Pure and Simple

Another book that uses whole foods (and cuts out gluten! hooray!) is Pure and Simple, by Tami A. Benton (there are many cook books with that name). While I haven’t made many recipes from this book (I just got it recently), there are plenty that we can eat and they all look good. The couple we have made were also very yummy. The book lives up to its name, with lots of fresh veg and easy-to-execute recipes. (It’s seems this book is only available on Kindle at the time of this post. Not sure if that is a permanent situation).

These books, along with epicurious.com additions (when we need to finish up whatever is about to expire), have been helping us make this diet not only doable but enjoyable. If you know any other books or recipes that we might want to try out, please suggest the in the comment section. Happy and healthy cooking!

{A warning that Cooking to Conceive does not follow the diet AT ALL, in fact it relies heavily on whole milk products, siting studies that show they boost fertility–and has many wheat-based recipes. If you are trying to follow the TCM fertility diet, DO NOT get this book. I learned this the hard way. 😉 }

9 responses

  1. The whole milk thing: one of the longest running and best women’s Health studies we have in the US is the nurse’s study and it found that the women who ate small amounts of whole milk products had the highest fertility rates. I’m so glad you love that cookbook. It’s my favorite too 🙂

    • That’s good to know. The only diary I’m eating now is whole milk yogurt that has exactly two ingredients: whole milk and live cultures. It’s super hard to find!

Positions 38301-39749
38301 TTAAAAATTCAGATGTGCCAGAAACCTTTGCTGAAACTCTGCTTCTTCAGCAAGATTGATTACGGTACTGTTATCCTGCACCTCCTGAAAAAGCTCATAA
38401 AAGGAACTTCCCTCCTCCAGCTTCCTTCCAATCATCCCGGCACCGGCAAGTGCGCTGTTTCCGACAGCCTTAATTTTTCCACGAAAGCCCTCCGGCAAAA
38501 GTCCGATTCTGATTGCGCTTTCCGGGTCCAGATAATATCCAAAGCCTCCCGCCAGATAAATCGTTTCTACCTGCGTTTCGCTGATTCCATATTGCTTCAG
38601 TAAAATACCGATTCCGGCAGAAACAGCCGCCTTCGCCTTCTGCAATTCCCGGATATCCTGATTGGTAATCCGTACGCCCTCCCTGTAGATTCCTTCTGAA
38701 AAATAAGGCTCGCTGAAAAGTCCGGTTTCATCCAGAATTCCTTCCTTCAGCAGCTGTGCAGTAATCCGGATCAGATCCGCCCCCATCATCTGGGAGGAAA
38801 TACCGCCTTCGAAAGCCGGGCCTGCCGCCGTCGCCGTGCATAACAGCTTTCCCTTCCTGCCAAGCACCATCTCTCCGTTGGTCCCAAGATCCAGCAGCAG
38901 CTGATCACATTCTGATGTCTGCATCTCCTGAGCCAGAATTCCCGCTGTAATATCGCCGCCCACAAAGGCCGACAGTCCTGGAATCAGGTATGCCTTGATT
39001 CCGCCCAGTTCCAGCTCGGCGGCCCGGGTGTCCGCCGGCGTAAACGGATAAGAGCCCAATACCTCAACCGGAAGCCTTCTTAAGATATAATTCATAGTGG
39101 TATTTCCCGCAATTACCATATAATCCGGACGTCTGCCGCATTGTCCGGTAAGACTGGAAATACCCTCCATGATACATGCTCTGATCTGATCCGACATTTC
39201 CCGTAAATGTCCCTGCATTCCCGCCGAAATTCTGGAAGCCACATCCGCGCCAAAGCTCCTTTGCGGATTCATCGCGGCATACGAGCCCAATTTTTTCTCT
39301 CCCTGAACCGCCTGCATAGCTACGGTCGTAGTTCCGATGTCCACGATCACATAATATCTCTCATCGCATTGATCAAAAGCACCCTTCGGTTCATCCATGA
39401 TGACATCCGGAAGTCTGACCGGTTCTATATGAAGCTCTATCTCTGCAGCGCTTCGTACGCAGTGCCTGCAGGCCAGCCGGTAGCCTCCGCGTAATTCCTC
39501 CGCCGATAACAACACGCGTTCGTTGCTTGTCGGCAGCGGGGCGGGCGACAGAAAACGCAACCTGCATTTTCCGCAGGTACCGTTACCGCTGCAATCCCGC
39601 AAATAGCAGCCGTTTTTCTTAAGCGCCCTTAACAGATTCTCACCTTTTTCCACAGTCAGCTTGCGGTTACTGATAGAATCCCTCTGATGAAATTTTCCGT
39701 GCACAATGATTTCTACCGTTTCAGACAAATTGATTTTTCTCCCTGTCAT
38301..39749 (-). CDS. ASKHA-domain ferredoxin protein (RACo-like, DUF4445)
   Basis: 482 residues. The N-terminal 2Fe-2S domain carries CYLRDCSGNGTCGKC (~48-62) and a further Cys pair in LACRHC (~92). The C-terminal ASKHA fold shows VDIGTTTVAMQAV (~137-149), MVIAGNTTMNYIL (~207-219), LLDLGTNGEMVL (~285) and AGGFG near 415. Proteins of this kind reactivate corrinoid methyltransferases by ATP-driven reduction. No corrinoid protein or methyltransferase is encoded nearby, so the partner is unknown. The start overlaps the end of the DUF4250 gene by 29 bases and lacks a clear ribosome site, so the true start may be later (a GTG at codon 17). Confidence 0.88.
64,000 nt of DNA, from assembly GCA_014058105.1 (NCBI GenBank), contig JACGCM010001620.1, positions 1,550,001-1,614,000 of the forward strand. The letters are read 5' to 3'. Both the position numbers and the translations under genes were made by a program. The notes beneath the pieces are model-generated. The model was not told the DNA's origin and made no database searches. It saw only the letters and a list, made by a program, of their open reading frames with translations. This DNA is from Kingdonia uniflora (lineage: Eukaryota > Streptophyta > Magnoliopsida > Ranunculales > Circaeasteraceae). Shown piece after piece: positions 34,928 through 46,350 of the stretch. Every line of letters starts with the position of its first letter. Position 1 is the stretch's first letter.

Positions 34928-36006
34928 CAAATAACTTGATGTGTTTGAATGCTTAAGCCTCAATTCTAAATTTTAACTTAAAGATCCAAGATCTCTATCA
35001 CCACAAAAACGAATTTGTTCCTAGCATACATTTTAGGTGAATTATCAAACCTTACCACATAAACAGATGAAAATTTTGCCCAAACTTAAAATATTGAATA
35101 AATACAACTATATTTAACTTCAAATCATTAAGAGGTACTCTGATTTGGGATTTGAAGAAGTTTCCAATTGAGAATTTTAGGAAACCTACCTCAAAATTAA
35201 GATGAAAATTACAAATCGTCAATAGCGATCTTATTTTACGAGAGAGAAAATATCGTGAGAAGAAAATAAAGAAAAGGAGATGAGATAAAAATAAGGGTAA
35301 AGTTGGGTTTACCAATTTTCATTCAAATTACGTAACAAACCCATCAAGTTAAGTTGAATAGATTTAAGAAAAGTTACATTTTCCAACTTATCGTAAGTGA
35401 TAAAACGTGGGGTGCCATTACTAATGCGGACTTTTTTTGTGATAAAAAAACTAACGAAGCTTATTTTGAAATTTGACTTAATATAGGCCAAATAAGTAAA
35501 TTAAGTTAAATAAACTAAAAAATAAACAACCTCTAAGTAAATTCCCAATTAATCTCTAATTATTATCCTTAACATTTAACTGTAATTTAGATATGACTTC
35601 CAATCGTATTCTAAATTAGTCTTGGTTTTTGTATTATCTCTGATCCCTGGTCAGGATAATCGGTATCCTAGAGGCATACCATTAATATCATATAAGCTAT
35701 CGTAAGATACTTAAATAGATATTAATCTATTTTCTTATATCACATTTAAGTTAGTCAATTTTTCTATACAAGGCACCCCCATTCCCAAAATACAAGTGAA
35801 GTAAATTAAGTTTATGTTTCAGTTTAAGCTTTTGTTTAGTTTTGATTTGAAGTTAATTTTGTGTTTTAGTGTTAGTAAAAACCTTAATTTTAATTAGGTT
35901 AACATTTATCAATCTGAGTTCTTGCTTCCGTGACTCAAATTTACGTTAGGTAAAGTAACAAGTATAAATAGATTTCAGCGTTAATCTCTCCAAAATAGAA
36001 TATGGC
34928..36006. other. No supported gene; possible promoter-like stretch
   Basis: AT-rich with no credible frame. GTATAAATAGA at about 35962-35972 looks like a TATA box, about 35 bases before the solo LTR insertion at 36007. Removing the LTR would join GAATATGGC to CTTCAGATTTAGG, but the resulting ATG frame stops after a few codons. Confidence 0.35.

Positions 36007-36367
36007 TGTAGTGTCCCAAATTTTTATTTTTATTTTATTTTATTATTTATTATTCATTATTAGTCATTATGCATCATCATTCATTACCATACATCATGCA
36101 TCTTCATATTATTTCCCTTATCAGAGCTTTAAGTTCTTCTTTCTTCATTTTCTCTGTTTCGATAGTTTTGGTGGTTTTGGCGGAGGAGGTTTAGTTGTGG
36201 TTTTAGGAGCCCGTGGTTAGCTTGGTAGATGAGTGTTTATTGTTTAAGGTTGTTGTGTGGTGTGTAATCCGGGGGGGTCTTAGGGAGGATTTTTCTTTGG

• The Cooking to Conceive book relies HEAVILY on diary, especially cheeses. It might be a great choice for some but for this diet it doesn’t really work.

  2. Oooh, thanks for posting the cookbook links. I followed these same dietary recommendations moderately faithfully for a few months (as much as you can through the Christmas season, anyway), but now that I’m on a forced month break, I have let them drop, in part because the stress of following them was getting to be a bit much. (I love dairy and bread like nobody’s business.) But I still want to make sure I’m fixing as many fertility-strong meals as I can, and having a collection like this would help. It sure as heck can’t hurt!

  3. i just recently started following your blog and have enjoyed your posts. I have found a lot of great recipes through Pinterest. I am following a flour-free, sugar-free, caffeine-free, alcohol-free diet in the hopes of conceiving a second child. I was also diagnosed with high FSH/low AMH when trying to conceive our son, which we eventually did through IVF. I, too, am hoping to achieve success without going the high-tech route again.

  4. Although it’s not fertility related, the Hungry for Change book/recipes fit your needs for the most part. They do allow some dairy, but always provide a dairy free alternative in the recipes. They’re not complicated recipes, but some of the ingredients might be a little hard to find. I’m also attempting to use diet (and general healthy living) to help me avoid using ART to conceive my second child.